Bank of America Merrill Lynch is doing more with less.
The brokerage firm's business unit last quarter delivered $719 million in profit to its parent company, Bank of America Corp., even as the country's largest such firm by assets under management continued a long-term trend of losing financial advisers, BofA executives said last Wednesday.
That profit increased by more than 25% from a year earlier and helped lift the nation's second-largest lender to a $2.5 billion profit overall.
Record fees on assets
The strong performance at Bank of America Merrill Lynch was driven in part by record-level fees on assets, which increased both because of market performance and new assets from clients, according to BofA chief financial officer Bruce Thompson.
Those asset-based fees helped brokerage firms compensate for decreased transactions last quarter.
Still, Merrill Lynch continued a long-term trend of losing financial advisers, with 135 departing in the three-month period ended Sept. 30.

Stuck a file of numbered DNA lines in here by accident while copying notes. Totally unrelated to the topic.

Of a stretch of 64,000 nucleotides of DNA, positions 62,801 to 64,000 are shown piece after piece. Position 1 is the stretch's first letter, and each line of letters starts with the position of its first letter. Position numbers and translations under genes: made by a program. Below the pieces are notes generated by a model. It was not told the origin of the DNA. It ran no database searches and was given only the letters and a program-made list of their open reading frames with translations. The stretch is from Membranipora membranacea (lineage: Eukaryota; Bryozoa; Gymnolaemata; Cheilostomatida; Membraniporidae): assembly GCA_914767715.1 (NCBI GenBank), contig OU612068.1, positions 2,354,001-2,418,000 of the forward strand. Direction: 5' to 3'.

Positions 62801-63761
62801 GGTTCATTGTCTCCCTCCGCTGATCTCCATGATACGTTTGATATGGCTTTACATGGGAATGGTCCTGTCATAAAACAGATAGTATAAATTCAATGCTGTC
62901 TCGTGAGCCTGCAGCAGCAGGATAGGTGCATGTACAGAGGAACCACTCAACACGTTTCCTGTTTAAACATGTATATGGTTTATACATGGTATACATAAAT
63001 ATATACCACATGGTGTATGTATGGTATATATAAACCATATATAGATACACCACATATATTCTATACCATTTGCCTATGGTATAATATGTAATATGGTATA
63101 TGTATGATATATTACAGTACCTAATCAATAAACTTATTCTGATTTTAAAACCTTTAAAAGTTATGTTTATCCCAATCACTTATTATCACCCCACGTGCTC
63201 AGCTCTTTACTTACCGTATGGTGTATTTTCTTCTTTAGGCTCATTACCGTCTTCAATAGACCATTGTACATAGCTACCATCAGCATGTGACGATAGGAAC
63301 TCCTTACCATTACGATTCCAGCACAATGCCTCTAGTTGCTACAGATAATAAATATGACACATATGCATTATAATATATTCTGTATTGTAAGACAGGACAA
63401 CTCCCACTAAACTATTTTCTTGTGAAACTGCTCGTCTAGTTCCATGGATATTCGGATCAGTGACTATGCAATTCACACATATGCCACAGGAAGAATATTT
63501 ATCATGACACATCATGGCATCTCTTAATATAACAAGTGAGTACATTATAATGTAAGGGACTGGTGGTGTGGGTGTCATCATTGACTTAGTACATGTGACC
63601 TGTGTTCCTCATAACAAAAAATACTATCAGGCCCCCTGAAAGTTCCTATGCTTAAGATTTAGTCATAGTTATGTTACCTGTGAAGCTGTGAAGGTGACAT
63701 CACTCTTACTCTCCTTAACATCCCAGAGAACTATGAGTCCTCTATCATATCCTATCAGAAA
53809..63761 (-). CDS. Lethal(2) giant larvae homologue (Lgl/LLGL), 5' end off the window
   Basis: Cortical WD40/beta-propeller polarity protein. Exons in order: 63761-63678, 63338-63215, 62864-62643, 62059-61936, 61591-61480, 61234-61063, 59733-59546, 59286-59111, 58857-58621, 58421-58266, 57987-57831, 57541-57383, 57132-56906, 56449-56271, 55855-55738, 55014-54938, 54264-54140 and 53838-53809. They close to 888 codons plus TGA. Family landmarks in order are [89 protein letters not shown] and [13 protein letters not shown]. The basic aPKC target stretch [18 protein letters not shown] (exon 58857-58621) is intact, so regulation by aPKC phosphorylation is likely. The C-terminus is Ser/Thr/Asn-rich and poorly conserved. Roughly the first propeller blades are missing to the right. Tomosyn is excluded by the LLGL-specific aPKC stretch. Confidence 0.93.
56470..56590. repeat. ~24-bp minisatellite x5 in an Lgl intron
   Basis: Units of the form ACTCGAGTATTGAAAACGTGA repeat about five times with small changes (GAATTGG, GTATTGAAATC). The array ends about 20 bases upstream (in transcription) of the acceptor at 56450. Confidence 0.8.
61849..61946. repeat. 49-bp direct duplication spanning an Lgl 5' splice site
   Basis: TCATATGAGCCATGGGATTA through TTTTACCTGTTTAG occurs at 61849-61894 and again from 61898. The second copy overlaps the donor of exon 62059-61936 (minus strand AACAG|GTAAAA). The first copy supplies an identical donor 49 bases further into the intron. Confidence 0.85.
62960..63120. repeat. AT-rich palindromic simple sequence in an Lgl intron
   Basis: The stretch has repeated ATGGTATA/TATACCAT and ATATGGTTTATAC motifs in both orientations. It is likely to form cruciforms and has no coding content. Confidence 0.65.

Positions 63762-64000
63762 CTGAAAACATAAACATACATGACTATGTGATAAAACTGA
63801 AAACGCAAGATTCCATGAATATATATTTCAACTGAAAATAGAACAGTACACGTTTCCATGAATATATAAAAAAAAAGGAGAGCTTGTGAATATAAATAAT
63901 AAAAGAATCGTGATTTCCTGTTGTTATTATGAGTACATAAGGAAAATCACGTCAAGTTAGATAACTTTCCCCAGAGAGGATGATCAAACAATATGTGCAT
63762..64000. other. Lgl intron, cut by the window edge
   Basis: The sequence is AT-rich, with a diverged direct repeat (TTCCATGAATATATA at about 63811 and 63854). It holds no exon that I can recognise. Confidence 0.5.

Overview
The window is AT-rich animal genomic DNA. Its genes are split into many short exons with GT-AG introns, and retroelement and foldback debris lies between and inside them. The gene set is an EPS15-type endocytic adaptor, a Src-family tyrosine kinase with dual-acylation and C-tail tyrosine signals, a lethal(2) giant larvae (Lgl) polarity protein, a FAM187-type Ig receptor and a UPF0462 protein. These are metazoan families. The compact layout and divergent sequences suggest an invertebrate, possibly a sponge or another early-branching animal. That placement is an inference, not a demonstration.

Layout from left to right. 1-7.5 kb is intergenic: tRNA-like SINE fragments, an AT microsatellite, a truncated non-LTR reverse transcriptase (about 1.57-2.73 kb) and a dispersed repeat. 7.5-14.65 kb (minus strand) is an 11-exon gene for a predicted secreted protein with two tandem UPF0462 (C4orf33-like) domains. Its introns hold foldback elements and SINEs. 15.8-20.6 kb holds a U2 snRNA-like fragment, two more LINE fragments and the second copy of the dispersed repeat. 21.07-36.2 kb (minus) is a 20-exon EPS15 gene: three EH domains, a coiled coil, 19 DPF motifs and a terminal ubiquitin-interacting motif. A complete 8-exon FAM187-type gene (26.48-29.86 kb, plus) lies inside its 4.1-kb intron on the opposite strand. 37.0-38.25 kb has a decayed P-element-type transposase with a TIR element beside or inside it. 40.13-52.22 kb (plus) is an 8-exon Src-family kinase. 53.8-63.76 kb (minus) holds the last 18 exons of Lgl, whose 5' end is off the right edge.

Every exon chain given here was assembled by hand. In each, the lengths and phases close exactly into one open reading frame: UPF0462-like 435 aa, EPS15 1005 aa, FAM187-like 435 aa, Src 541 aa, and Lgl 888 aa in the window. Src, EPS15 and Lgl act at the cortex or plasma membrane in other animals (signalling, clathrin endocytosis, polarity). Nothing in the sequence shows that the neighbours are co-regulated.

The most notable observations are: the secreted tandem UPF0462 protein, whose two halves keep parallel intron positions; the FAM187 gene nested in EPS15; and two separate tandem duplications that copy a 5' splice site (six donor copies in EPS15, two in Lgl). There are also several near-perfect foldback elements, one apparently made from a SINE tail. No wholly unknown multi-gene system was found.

Head count stands at 15,624 advisers, about 6.8% lower than on Sept. 30, 2012, the bank said.
Those losses included the departure to Deutsche Bank AG in August of a Houston-based team of three advisers who managed $1 billion in assets.
But the productivity of the brokerage firm's advisers has increased substantially in the last year. On average, each Merrill adviser stands to generate about $1 million a year, up 11.5% from the comparable period a year earlier.
BofA said that its decrease in advisers was driven primarily by attrition of low-producing advisers and trainees.
Merrill's overall turnover is historically low and its total losses to major competitors are the lowest in nearly three years, spokeswoman Susan McCabe said.
Client assets grew to $1.854 trillion in the quarter, up 2.99% from the previous quarter and 7.1% from a year earlier. That was driven by asset flows into adviser-managed, long-term investment strategies, which increased 78.9% to $10.3 billion during the quarter.
BofA's wealth management division also includes the U.S. Trust private banking business.